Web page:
God’s Deep Love

Growing up, I remember Dad reminding us, “God doesn’t play with the lives of his children.”  When we face hardships and sudden illness, death, failure, or brokenness, we must remember this truth. God is not toying with our lives.

And not only does God not toy around with your life, but the Bible never describes God as being aloof or indifferent toward us. Instead, the Bible teaches that God has your name written on the palm of his hand and that the hairs of our head and the days of your life are all numbered. Of course, Jesus himself also reminds us that we are worth more than two sparrows that are sold for a penny and that not one of these will fall to the ground apart from God. (Job 14:5, Matthew 10:29-31)

You see, just as in our passage this evening, even Jesus goes to the trouble of illustrating this to show us that God cares deeply about each of us.  While most dads would say, “I love my kids,  many would have to admit that not only do they not know how many hairs they have, but they probably don’t even know where they get their haircuts, or how old their kids are!

But not our Heavenly Father. He knows our struggles and he sees us. He sees our pain and our suffering, and he cares.

God will come to save

Isaiah 35 reminds us that God was not oblivious to the struggles his people were enduring. He knew exactly what they were going through. He knew they were struggling and in response, he explained that he would come down to comfort them. He would come to remove their limited perspective (their spiritual fog) and remind them of who he is and what he had planned for them.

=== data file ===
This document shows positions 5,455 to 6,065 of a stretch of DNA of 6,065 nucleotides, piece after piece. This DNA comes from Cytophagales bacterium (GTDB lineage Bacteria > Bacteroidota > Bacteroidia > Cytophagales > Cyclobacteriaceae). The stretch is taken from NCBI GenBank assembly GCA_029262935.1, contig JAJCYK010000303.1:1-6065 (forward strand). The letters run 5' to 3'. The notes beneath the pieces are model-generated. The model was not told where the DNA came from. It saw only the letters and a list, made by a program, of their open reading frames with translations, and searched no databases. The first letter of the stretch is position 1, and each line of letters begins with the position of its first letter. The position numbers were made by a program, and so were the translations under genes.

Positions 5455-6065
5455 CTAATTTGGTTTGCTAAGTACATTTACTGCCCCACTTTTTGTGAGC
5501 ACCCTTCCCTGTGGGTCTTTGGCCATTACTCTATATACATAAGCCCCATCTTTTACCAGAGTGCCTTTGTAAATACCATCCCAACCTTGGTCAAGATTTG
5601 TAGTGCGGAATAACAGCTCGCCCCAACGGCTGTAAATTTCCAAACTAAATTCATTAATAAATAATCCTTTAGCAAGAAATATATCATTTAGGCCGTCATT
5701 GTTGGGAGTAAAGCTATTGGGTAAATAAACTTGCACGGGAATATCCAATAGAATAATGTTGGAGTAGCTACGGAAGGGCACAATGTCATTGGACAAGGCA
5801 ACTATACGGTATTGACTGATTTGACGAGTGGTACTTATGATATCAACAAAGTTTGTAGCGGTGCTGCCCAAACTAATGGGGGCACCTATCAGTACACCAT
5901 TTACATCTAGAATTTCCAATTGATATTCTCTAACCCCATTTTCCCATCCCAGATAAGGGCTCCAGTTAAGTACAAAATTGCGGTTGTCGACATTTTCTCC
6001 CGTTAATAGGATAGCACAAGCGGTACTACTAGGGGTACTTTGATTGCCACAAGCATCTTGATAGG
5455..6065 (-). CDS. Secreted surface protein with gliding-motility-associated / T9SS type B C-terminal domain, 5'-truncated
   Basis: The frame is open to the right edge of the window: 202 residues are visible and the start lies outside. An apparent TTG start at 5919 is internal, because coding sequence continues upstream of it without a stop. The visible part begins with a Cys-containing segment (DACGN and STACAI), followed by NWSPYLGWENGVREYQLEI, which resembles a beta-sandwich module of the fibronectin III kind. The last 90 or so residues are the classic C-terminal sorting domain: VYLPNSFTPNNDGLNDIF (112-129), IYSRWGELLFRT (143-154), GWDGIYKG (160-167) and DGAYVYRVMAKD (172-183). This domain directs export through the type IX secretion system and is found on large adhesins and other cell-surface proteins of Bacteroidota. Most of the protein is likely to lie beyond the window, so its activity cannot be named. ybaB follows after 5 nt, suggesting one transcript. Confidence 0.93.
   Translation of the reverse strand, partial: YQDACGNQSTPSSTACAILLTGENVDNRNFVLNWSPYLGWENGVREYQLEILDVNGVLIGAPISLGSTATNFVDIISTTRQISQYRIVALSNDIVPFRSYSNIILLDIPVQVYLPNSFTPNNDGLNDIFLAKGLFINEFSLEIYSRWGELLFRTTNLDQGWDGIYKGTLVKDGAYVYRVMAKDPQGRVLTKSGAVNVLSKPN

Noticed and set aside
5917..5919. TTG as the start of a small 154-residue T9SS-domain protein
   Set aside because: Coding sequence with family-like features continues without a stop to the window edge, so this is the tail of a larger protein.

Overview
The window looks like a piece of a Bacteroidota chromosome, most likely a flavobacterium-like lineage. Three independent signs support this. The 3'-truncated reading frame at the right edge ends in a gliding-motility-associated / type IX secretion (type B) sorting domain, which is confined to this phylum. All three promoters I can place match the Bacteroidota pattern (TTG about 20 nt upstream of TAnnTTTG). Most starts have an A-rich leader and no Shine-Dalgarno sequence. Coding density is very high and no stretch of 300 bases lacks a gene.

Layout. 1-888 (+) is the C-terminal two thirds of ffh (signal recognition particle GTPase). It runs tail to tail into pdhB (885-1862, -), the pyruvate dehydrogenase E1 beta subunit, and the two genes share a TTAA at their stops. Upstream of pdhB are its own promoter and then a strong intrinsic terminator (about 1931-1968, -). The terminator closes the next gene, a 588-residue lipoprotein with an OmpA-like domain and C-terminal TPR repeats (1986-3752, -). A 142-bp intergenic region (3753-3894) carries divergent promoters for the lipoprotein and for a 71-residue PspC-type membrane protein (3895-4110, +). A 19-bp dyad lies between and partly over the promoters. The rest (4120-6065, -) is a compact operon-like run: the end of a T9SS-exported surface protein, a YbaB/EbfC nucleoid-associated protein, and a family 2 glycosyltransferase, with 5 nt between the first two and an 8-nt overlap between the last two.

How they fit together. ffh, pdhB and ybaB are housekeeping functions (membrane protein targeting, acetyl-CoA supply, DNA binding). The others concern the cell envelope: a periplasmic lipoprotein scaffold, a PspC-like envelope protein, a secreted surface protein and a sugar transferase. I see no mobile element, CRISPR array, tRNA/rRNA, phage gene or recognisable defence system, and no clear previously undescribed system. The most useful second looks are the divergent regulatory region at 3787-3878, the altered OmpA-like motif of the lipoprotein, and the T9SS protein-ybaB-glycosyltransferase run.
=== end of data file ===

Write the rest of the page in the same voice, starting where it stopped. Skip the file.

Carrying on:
After all, he is the God who covenanted to be with them and will stay faithful to them. He would keep his promise, despite their unfaithfulness to him.

So we see in v. 3-4 that he calls them to strengthen their weak hands and to make firm their feeble knees. To call the anxious at heart to be strong and fear not because as v. 4 says, “your God will come.” He will come to avenge you, and he will come with the recompense he promised, and he will come to you and save you.

This statement, “He will come” is a powerful statement throughout the Scriptures. Malachi 3 says, “The Lord whom you seek will suddenly come to his temple; and the messenger of the covenant in whom you delight, behold, he is coming, says the LORD of hosts.”

One author writes, “To the heart which cries ‘[God] is too far away, I cannot reach him,’ the answer is, ‘You do not have to reach him; he comes to you.’” So God has been coming to us across the millennia: through the process of revelation, in the acts of his providence, in the first coming of Christ. And he will continue to come until that last day when we will be united with him forever….” And Christ comes again. (Oswalt, 623)

Just as in the case of the good news of salvation, we see that when God’s people suffer, he promises to come to them. And when he comes, he promises complete and total transformation – deserts to gardens, blind seeing, the mute rejoicing, and the lame leaping like the deer.